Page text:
One of my first memories of music is listening to Another Brick in the Wall in my dad's car as a kid. I loved the song, not because of any musical aspect or because I really understood the song, but because of one line: "we don't need no education." Even then my enjoyment of the lyric wasn't very nuanced. I just didn't like doing homework, and leaving the kids alone sounded like a good idea to me.
The last song I saw tonight before I left at intermission was that one. Waters brought a bunch of kids on the stage who danced and sang the chorus. When they bowed at the end they were all a bit too enthusiastic about their contributions, just as I would have been at that age. That made me think about the first time I heard that song, probably when I was around their age.
My life always feels like it's short until I stop and think about all of the things that have happened in it. I thought back to the kid who didn't want to do homework and thought about how he'd never believe my life is as it is.
External events often have to be left to chance. You submit your book proposal, and maybe it gets accepted and maybe not. You go talk to the cute stranger, and maybe you're compatible and maybe you're not. You plan a camping trip a month ahead, and maybe it rains or maybe it doesn't.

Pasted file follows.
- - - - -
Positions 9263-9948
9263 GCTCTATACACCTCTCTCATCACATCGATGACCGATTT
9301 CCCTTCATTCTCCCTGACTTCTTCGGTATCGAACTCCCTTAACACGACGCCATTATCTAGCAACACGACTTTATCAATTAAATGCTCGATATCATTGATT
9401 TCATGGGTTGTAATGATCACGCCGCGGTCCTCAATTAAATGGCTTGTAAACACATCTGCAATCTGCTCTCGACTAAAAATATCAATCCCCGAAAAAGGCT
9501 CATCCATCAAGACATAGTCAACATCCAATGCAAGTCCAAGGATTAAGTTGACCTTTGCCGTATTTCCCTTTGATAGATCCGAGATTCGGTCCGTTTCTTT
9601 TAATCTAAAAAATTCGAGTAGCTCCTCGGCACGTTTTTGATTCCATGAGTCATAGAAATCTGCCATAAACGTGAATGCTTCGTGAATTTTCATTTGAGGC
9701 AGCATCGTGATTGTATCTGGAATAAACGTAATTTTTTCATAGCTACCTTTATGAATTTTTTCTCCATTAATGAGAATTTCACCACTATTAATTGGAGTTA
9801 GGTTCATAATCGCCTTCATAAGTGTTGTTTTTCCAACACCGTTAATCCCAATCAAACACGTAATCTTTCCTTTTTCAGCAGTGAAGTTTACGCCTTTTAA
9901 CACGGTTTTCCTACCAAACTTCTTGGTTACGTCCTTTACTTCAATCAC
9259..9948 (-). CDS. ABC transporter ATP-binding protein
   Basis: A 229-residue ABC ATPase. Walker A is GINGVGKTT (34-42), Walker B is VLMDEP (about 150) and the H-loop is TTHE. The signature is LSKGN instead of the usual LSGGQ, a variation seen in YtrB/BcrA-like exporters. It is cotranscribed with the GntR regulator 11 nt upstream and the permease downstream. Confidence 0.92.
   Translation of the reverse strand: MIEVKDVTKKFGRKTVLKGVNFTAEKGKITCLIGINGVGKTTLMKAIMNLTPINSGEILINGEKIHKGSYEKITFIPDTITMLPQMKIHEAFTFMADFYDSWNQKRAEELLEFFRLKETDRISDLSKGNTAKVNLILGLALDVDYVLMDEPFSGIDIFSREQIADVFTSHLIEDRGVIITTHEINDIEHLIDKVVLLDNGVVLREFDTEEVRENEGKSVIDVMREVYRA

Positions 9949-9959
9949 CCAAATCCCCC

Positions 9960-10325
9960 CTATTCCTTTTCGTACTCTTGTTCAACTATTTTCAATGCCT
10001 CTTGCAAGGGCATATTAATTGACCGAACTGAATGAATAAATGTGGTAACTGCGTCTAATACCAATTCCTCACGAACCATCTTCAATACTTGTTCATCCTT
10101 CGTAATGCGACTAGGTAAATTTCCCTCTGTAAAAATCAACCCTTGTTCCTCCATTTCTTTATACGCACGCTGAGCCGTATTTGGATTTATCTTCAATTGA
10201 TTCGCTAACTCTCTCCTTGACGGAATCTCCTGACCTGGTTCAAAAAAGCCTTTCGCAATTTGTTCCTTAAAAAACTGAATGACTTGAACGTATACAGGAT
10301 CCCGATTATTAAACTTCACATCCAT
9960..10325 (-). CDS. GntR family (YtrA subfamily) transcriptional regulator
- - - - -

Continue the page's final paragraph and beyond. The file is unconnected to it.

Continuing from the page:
Often, though, people leave things to chance which don't have to be. Will you finish your book? Will you learn how to code? Will you have a good group of friends? These are all things that are entirely within your own power, and yet you may not be sure if they'll happen.
The value of ten half-finished projects is roughly zero. Not exactly zero, because hopefully you learned something, but close enough. The value of five fully finished projects is, well, a whole lot higher. Making plans is worth a little, working towards goals is worth a little, completing goals is worth a lot.
For that reason, I highly prioritize finishing.
A few random thoughts on growth, prompted by some observations of myself, friends, and coaching clients.
Boredom is good. It means that you've reached a new level. Staying bored is really bad, because it means that you aren't moving on to the next thing. So enjoy it for a moment, and then make sure you don't feel it for a while.
People generally grow in one area at once. If you're trying to make too much progress in too many areas, you're risking none of them succeeding. If you focus on one thing, track it, and course-correct, it will probably work eventually . You can maintain or slowly improve others.
Results don't always come at the same time as process. So sometimes you work on all the right things, see metrics improving, but the results still aren't there. That's okay, it's still growth. Sometimes the opposite happens and results all come at once, thanks to work you've put in in the past.
On a recent podcast I was on, I was asked why I took so many risks. I stuttered for a second before answering the question because I was trying to think of an example of a big risk I took. I couldn't think of any, so I had to answer the question in a different way.